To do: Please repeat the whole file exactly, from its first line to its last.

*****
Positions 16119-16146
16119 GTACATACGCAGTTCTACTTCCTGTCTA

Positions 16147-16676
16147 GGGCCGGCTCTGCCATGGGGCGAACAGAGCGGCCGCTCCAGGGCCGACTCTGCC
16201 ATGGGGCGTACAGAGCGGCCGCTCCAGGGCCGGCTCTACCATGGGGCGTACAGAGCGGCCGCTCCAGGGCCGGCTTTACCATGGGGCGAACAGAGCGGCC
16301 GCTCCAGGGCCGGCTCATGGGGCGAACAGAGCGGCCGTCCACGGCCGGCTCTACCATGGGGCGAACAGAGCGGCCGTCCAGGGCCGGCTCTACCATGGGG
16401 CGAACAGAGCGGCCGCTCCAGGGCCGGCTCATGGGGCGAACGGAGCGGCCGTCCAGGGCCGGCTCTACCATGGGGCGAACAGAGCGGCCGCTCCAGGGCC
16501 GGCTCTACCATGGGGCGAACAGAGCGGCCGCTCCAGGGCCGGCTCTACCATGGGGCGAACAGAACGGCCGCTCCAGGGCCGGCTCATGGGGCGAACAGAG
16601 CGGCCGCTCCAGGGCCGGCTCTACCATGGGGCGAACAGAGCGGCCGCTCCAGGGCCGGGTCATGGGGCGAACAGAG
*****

Positions 16119-16146
16119 GTACATACGCAGTTCTACTTCCTGTCTA

Positions 16147-16676
16147 GGGCCGGCTCTGCCATGGGGCGAACAGAGCGGCCGCTCCAGGGCCGACTCTGCC
16201 ATGGGGCGTACAGAGCGGCCGCTCCAGGGCCGGCTCTACCATGGGGCGTACAGAGCGGCCGCTCCAGGGCCGGCTTTACCATGGGGCGAACAGAGCGGCC
16301 GCTCCAGGGCCGGCTCATGGGGCGAACAGAGCGGCCGTCCACGGCCGGCTCTACCATGGGGCGAACAGAGCGGCCGTCCAGGGCCGGCTCTACCATGGGG
16401 CGAACAGAGCGGCCGCTCCAGGGCCGGCTCATGGGGCGAACGGAGCGGCCGTCCAGGGCCGGCTCTACCATGGGGCGAACAGAGCGGCCGCTCCAGGGCC
16501 GGCTCTACCATGGGGCGAACAGAGCGGCCGCTCCAGGGCCGGCTCTACCATGGGGCGAACAGAACGGCCGCTCCAGGGCCGGCTCATGGGGCGAACAGAG
16601 CGGCCGCTCCAGGGCCGGCTCTACCATGGGGCGAACAGAGCGGCCGCTCCAGGGCCGGGTCATGGGGCGAACAGAG